Kevin Schnepf, Published February 08 2012
Schnepf: Coleman fitting right in on Cobbers coaching staff
“It was really a blessing in disguise,” Coleman reflected Wednesday afternoon.
Unlike two years ago when he was a North Dakota State junior watching the game of basketball from the bench, Coleman was seated on the sidelines at Concordia’s Memorial Auditorium on Wednesday night. This time, he was an assistant coach for Concordia’s men’s basketball team.
Funny how life’s mishaps turn can turn into fortune.
His Achilles injury – which seemed devastating at the time – altered his career path. Before he heard his Achilles pop during a routine drill at practice, Coleman was thinking he would eventually return to his hometown of St. Paul to work with youth at a local rec center.
After the injury, he found himself giving tips during Bison games to freshmen like Nate Zastrow, Mike Felt and Jordan Aaberg.
“It really kind of eased me into coaching,” said Coleman.
Coleman has been in full-throttle coaching mode ever since Rich Glas hired him as his No. 1 assistant last spring. And with the 63-year-old Glas adding athletic director to his business card, you can expect the 24-year-old Coleman to take on even more responsibilities with the Cobbers program.
“If I didn’t have that support from Freddy, I would never have taken the A.D. job,” said Glas, who officially becomes athletic director March 15. “Freddy has been a good fit for us.”
It seems Coleman has been a good fit wherever life has taken him.
He was an all-state football player at St. Paul Johnson High School. That was no surprise. His dad, Fred, played semi-pro football. What was somewhat surprising is that Coleman chose basketball as his college sport.
As a sophomore, he was a defensive stopper for the NDSU dream team that advanced to the 2008 NCAA tournament. If you recall, Coleman was one of the first players to leave the bench and tackle All-American point guard Ben Woodside while celebrating a Summit League tournament championship that sent the Bison to the big dance.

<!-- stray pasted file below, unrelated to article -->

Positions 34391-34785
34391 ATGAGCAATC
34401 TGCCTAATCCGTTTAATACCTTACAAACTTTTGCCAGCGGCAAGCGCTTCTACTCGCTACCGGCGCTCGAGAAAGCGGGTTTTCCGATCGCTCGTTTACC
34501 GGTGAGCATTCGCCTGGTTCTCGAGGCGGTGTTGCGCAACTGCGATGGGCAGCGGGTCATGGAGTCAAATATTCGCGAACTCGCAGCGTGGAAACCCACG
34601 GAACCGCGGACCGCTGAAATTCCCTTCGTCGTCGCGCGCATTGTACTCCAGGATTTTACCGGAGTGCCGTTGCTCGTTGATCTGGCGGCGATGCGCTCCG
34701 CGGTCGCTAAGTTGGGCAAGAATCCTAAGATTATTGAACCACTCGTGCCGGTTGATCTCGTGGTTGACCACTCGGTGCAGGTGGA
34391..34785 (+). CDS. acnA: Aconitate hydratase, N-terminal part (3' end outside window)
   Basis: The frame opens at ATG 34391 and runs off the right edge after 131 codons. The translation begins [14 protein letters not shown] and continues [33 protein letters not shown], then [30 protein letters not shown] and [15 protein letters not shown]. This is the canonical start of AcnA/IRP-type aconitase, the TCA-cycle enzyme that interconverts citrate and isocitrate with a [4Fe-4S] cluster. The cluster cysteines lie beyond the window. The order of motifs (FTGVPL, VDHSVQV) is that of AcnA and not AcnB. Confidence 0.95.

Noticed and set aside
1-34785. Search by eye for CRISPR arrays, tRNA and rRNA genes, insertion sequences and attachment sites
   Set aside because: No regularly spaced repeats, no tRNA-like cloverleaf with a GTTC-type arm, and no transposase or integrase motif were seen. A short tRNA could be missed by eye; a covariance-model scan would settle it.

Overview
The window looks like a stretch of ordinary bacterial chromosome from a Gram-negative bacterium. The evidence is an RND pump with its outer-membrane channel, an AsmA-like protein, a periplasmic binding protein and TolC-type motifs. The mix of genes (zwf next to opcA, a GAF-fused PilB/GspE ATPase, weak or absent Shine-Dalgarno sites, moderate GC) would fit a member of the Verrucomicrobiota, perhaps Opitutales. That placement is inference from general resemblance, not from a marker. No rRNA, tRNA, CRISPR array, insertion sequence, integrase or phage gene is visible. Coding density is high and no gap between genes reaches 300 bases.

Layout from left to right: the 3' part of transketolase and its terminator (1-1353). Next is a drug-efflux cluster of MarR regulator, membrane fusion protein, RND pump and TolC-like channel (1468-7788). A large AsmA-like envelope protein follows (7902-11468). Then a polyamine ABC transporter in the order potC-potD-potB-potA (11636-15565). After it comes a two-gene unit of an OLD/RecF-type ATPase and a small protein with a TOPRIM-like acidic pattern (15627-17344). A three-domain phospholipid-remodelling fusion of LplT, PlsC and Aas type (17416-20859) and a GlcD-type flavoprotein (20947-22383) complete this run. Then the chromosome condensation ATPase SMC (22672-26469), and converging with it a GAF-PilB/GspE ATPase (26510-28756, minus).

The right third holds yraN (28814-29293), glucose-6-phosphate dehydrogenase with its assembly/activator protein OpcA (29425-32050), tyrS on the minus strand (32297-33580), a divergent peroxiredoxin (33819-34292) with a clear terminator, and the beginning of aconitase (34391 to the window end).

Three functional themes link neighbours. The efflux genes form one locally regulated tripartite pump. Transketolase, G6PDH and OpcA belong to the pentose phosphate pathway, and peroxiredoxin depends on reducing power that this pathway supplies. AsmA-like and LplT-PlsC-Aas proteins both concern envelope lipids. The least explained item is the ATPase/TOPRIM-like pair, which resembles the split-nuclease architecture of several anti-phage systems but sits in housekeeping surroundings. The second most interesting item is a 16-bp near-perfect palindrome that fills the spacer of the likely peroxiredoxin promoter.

One year later, he was on the bench with his injured Achilles. He came back to play in the 2010-11 season, ending his career averaging nearly five points per game, dishing out more than 100 assists and providing highlight tapes with numerous acrobatic dunks.
“I do miss those playing days,” said Coleman, who still hooks up with former Bison dream teamers like Mike Nelson and Brett Winkelman for some Sunday-night city league games.
Hard to believe Coleman has enough energy left over from his rigorous schedule as a coach. He’s constantly analyzing tape of opponents in the Memorial Auditorium office he shares with student assistant coach Matt Petersen.
During practices and games, he provides a sounding board for players.
“He can relate to them probably a little better than I can at times,” Glas said. “Grandpa here might be a little out of touch at times.”
In addition to practices and games, Coleman is usually driving to the Twin Cities or southern Minnesota two or three times a week looking for players who will help turn the Concordia men’s program into an annual contender.
That has happened often – with the Cobbers posting only 15 winning seasons in the last 55 years, two of which have coming during Glas’ four years at Concordia.
“We have to recruit a lot of players to get a few,” said Coleman, who at times will hop off the bus at 3 a.m. from a road game and hit the recruiting roads hours later. “It’s a lot of Mountain Dew, coffee and sunflower seeds.”
“That’s the one good thing of hiring younger coaches. They are eager,” said Glas, who at the age of 25 was named the head coach at Minnesota-Morris before piling up 335 wins at the University of North Dakota. “They are the cowboys that have to round up the cattle while I have to stay back at the ranch and take care of things.”
Which could happen more often once Glas officially becomes the athletic director.
“He will have a lot of new things on his plate,” Coleman said. “I will just try to make that transition easier for him, anyway I can. I love it. It has just been a fun environment to be in. I don’t even think of it as work.”
Readers can reach Forum Sports Editor Kevin Schnepf at
(701) 241-5549 or email@example.com.
Schnepf’s NDSU media blog can be found